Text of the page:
So, you’ve picked a stunning property in the area of your choice, but the realtor informed you that it is a flying freehold property and you’re like – what that means – does it means the property is in air? Well, that’s not the meaning of flying freehold, here’s how we define it:
Flying freehold is a term most common in UK used for that part of a property that either overhangs or lies beneath another freehold. The most common example of a flying freehold is a room above a shared passageway as in semi-detached house. Another example is a balcony that extends over a neighboring property. Similarly some basement or cellars go underneath the neighboring properties. So, you see the concept is not that straightforward. Anyhow, the theme is similar – the part of the property overhangs or lies beneath another property.
To your charm, a lot of homeowners are pretty happy living in a property with blissful ignorance but once they try to sell or remortgage, they run into issues like flying freehold.
So, if you’ve got a freehold property but its part is built over a land that does not form part of the property; that’s a flying freehold.
The legal process to sell property
To sell free hold property or leasehold property you need to find a buyer and instruct a conveyancer. Consulting a conveyancing solicitor will get the right piece of advice. The above text is mere the general information that might help you in understanding the gravity of situation. However, you must act upon and refer to a reputable solicitor.
I’ve got a good experience with Avrillo, they are the top rated conveyancing solicitors. A good and reputable solicitor guides you how to sell property. They set out all their fees from the outset and give detailed information of what they’ll do as your legal advisors, and what needs to be done at your part.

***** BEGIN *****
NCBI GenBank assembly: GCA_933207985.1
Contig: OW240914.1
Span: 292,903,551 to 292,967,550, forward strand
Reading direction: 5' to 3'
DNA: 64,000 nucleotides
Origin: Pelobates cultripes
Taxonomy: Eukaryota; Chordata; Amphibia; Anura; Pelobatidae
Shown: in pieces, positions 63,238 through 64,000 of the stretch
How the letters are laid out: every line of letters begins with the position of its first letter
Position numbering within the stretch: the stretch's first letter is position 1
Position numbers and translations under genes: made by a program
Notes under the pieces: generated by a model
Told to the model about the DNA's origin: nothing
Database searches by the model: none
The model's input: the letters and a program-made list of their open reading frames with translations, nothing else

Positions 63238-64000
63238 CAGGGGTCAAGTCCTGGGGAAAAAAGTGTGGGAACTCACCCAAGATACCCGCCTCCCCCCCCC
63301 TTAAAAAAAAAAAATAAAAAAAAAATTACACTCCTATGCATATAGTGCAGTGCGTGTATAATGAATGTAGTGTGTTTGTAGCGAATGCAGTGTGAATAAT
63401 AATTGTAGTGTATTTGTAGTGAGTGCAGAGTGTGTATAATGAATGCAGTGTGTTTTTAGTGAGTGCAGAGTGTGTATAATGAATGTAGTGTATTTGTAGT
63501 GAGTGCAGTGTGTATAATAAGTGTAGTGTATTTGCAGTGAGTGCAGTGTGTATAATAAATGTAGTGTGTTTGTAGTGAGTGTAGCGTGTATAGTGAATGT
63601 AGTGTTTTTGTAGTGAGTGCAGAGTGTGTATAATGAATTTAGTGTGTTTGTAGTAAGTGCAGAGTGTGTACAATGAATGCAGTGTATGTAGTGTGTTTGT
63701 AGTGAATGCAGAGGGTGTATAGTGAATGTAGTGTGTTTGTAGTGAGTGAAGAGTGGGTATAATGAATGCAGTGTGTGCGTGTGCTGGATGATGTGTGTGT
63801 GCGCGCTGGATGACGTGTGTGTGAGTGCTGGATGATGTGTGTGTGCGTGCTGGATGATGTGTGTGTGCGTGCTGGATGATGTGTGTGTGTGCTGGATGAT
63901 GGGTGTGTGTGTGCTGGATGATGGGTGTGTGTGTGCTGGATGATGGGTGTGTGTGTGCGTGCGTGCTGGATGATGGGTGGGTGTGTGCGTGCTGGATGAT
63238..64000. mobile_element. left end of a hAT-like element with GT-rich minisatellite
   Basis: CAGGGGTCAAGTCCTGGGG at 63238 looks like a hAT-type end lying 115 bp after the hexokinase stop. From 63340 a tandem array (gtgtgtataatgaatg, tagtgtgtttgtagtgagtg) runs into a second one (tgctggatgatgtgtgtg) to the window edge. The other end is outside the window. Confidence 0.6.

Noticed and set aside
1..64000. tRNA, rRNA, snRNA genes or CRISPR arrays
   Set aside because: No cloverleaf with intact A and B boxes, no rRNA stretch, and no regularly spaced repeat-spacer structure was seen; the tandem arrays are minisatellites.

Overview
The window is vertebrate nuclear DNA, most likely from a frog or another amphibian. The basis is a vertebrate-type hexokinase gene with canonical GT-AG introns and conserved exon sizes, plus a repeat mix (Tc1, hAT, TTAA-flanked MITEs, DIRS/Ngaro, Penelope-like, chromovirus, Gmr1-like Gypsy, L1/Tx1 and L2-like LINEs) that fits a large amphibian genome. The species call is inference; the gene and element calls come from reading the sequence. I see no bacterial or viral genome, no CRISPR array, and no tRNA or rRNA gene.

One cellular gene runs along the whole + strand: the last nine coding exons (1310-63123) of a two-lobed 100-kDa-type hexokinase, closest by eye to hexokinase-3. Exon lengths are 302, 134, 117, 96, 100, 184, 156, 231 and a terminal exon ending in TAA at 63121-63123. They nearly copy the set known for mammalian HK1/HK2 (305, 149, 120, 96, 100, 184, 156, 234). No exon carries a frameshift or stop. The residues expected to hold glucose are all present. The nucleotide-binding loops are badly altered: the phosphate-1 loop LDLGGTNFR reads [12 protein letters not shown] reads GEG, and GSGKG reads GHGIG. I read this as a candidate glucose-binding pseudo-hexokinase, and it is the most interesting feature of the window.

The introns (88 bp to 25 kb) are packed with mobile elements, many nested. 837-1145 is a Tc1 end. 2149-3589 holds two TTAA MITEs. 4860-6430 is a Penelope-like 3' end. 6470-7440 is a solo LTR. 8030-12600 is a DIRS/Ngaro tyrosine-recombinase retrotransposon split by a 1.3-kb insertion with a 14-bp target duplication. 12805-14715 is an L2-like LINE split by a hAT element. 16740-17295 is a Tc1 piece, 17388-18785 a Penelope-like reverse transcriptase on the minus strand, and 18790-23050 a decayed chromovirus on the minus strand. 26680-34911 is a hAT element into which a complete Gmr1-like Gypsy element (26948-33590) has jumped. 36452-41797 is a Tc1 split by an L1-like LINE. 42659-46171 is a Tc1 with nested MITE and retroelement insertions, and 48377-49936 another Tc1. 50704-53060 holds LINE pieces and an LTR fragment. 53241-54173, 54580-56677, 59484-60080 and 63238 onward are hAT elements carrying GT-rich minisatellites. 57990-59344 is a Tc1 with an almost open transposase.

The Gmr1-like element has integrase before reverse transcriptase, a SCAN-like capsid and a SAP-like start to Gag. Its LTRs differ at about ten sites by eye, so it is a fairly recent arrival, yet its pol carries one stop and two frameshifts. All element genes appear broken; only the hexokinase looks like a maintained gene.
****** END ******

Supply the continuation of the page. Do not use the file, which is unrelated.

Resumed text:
Anyhow, you need to fill some sort of forms and provide them with all relevant information so they can be satisfied and confirm to the buyers Solicitors that you are the legal owner and has the right to sell.
The forms you complete at the start will include a fixtures and fittings form and a Property Information Form which goes to the buyers Solicitors as part of the draft contracts.
Once you have paid and satisfied the initial requirements set out by the government to instruct your chosen solicitor contracts will be sent over including the legal deeds and the buyers Solicitor will review these and raise enquiries.
Your solicitor will deal with the legal points and send you the non-legal points to deal with, as you will have all the information or you should have it from when you purchased, so you can look in the old file or retrieve it from your old conveyancer.
They will keep answering these questions and sign the contract and transfer until the buyer is happy then you exchange contracts after finding out the settlement figure of any existing mortgage you have on the property.
On the day of completion money will come from the buyers Solicitor the mortgage is paid off estate agents paid, your solicitor get paid and any balance is returned to you.